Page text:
Metropolitan Transportation Authority officials have promised to enforce the rule with a light touch — certainly far lighter than the city’s famously zero-tolerance approach to parking violations. And they have dismissed criticisms that the fines are aimed at easing what officials have called an existential budget crisis brought on by the pandemic.
When recalcitrant riders are identified, MTA employees and New York City police have been instructed to provide a mask first and issue a ticket only as a last resort. Through Thursday, none had been issued, but MTA police reported about 1,700 instances of riders being given a mask, or of people being cautioned that they were wearing their mask improperly.
Still, even some riders who are irritated by masklessness on buses and trains were unsure about the idea of getting compliance through fines. Kathryn Lois, who rides the subway on Manhattan’s Upper West Side, decried the fine even as she noted three maskless people entering the station at 96th Street and Broadway within a span of about 5 minutes.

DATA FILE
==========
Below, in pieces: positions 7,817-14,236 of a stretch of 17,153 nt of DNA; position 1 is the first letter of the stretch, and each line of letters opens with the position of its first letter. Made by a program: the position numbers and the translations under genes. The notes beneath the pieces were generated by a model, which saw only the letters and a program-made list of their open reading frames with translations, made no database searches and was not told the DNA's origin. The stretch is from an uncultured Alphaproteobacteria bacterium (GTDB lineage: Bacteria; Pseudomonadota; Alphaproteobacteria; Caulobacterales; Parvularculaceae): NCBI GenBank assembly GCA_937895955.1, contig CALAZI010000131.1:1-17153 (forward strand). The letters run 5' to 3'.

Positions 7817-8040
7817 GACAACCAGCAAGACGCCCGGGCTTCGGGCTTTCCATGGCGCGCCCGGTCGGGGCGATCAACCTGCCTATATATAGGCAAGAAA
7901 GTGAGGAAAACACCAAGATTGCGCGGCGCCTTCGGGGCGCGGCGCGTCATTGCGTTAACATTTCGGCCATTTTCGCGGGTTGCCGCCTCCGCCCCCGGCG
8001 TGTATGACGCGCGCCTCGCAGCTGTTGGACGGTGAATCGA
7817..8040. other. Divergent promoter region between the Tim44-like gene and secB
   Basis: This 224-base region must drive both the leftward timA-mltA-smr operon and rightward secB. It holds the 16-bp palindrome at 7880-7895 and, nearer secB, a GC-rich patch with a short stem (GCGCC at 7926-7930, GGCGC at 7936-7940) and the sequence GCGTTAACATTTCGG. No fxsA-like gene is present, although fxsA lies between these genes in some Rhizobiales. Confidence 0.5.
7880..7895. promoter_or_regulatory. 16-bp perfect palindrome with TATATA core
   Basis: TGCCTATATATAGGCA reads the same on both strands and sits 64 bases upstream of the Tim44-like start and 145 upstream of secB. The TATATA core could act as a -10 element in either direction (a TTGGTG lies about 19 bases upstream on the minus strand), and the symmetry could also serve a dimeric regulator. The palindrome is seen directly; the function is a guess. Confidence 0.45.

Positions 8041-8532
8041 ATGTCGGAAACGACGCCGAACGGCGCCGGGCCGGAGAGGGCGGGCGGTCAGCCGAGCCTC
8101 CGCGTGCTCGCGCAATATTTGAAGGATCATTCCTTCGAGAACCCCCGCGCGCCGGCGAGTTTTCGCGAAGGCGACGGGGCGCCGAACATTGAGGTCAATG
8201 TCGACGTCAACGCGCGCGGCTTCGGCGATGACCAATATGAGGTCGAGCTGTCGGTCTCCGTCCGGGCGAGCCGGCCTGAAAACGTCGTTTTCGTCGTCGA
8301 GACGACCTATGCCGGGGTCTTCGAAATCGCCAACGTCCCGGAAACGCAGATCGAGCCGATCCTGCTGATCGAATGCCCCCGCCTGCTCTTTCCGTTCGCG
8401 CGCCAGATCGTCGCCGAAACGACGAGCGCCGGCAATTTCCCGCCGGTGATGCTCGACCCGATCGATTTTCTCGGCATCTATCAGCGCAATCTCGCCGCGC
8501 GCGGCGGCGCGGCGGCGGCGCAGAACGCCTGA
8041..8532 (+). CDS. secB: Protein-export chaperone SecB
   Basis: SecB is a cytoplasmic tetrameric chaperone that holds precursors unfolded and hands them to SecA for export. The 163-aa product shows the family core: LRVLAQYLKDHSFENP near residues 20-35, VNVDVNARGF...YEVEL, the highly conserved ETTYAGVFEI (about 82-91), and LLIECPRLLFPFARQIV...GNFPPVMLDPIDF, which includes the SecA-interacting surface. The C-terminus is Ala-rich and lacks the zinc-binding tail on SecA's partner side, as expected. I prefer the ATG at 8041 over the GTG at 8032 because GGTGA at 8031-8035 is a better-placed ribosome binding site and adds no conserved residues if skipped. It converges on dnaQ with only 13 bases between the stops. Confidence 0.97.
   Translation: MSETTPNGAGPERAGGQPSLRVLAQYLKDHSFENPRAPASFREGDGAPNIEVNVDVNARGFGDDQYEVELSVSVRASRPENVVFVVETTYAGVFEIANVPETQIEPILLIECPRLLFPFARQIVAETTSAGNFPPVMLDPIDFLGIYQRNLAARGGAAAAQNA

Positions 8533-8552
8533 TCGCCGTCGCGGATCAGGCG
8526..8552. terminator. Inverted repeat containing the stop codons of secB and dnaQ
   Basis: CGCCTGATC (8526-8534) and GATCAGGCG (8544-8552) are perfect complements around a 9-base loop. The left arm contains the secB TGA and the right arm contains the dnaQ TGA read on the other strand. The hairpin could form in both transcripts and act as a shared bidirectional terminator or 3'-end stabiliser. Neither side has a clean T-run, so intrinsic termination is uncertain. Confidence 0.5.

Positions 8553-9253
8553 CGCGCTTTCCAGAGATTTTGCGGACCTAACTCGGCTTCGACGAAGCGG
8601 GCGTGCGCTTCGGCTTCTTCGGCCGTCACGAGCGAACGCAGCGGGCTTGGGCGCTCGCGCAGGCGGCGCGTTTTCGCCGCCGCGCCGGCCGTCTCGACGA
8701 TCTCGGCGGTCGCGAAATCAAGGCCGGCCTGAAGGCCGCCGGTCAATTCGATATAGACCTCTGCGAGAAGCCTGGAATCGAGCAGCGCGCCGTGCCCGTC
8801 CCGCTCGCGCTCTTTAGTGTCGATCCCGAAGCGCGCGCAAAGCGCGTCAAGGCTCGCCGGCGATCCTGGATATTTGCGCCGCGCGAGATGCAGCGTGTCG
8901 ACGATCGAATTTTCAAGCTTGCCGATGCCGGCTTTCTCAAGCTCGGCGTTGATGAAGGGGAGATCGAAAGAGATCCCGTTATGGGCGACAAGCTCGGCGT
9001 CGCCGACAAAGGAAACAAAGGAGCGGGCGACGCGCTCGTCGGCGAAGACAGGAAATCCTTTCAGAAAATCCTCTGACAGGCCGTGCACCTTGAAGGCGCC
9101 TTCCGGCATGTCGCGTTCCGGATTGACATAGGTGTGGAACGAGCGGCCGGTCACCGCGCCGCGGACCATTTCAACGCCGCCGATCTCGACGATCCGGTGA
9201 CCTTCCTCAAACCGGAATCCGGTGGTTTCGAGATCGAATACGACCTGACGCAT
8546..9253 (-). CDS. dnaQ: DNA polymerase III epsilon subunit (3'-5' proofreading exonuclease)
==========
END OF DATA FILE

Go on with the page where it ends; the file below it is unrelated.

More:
“We can’t afford it, not with everything else that’s been going on,” Lois said, referring to the economic downturn brought on by the pandemic. “It’s not fair.”
– Associated Press
Amid a rising number of COVID-19 cases in Europe, several nations are implementing new restrictions.
- England: A ban on social gatherings of more than six people, including children, went into effect this week, and fresh nationwide lockdown restrictions appear to be in the cards soon.
- Denmark: Officials announced a nationwide order lowering the size of approved gatherings from 100 to 50 and telling cafes, bars and restaurants to close at 10 p.m. instead of midnight.
- Spain: A line of tents has been installed at the gates of a Madrid military hospital four months after similar structures for triaging patients were taken down. Spain’s Defense Ministry said the tents are empty, installed protectively ahead of the second wave taking hold on the Spanish capital.
- Italy: The Sicilian town of Corleone, made famous by the fictional Mafia clan in “The Godfather,” has ordered schools closed and a limited lockdown because of a coronavirus spike.
Meanwhile, Israel has returned to a full lockdown to contain a worsening coronavirus outbreak.
– The Associated Press